Maker’s Mark Tasting Notes

Maker's Mark

A staple to any bar around the world is Maker’s Mark. The bottle alone creates a buzz with its presence, but it’s not, well compared to other major presences like Jack Daniels, Jim Beam or Woodford Reserve, really been around for that long. 1958 to be exact.

Well the production of Maker’s Mark started in 1954 to be fair. A gentleman named T. William Samuels Sr, or Bill as he was more commonly referred to as, purchased a distillery known as ‘Burks’ Distillery’ in Loretto, Kentucky for a sum of $35,000. 1958 came the first bottling of the now distinctive dipped red wax seal, which itself is a U.S. trademark.Production was overseen by Bill Samuels son Bill Samuels Jr until only as recently as 2011 when he announced his retirement. Son Rob Samuels succeeded him.

With its marketed trademark tagline of “It tastes expensive … and is”, the distillery became a historical landmark with a listing on the National Register of Historic Places and designated a National Historic Landmark. The Burks Distillery became the first distillery in America to be recognized where the landmark buildings were in active use for distilling.

In 1981, Maker’s Mark was sold to Hiram Walker & Sons, which six years later sold it to distillery giant Allied Domecq in 1987, which in turn sold it to Fortune Brands in 2005. In 2011 Fortune Brands split and its drinks business became Beam Inc. home of brands including Jim Beam, Courvoisier and Canadian Club.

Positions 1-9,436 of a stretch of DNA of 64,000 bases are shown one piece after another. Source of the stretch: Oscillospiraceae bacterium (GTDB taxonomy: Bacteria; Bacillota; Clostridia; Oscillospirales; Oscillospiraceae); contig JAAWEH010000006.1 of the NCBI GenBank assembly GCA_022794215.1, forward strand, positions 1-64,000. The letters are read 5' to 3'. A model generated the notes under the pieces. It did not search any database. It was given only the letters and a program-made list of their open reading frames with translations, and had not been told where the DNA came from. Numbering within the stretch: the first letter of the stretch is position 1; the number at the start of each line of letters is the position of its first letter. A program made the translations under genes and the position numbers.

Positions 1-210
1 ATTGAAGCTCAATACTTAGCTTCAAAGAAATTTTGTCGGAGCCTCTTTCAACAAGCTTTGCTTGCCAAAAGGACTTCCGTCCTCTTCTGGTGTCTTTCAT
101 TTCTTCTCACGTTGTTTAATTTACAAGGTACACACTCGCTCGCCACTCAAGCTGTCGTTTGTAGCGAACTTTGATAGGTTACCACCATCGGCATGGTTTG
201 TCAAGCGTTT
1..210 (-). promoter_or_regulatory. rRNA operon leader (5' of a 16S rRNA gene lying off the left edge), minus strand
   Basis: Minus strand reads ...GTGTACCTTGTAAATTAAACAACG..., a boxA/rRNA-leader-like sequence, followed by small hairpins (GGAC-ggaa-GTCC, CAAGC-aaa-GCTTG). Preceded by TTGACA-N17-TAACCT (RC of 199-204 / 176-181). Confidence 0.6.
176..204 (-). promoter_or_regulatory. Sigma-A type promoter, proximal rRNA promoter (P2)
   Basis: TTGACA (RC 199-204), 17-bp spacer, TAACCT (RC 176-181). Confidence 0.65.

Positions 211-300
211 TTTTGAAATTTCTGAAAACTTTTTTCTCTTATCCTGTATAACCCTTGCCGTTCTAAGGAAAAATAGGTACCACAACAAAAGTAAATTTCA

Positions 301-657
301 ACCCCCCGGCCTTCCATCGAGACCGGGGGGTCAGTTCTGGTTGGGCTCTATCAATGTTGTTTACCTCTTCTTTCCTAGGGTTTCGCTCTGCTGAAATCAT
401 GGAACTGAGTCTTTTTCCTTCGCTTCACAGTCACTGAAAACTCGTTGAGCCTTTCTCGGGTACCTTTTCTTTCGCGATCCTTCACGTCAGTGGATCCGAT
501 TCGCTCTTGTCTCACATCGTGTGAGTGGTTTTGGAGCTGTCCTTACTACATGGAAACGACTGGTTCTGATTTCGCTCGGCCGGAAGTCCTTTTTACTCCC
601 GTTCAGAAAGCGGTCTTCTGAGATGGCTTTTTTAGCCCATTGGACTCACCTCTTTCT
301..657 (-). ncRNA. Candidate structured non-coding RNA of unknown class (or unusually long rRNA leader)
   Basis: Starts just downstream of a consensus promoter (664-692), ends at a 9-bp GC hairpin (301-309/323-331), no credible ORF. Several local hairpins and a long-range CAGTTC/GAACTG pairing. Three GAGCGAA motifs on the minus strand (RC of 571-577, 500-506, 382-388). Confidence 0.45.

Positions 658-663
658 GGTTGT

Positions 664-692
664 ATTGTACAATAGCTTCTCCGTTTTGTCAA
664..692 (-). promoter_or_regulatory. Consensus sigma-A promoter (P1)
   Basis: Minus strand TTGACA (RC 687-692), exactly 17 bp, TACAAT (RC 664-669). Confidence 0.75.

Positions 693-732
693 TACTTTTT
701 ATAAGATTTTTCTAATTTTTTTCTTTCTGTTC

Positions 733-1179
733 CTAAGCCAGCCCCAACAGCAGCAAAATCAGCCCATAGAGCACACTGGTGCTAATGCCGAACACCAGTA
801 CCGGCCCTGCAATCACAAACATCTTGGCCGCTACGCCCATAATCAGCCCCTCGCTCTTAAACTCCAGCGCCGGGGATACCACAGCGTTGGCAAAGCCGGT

So despite a rather topsy-turvy history, Maker’s Mark stand strong as one of the worlds most recognised brands. And it has a rather unusual recipe.

Maker’s Mark can actually be attributed to limestone-purified spring water that comes from a spring-fed lake right at the distillery. With a foundation of red winter wheat rather than traditional rye, this, along with naturally malted barley, and yellow corn, results in a double distillation within a copper pot still. Once distilled, charred white oak barrels are used to age. Although no specific age is ever given, the master distiller tastes each batch five times during the maturation process. When they think it is ready, it is then bottled.
A rather unique method that Maker’s Mark incorporate is barrel rotation. Rotated by hand, workers rotate the barrels from the upper to the lower levels of the aging warehouses during the aging process to even out the differences in temperature. The upper floors are exposed to the greatest temperature variations during the year, so rotating the barrels ensures that the bourbon in all the barrels have the same quality and taste.

So two rather unique processes – red winter wheat instead of the traditional rye, as well as barrel rotation. But how does it fare? Well below, I give to you my tasting notes –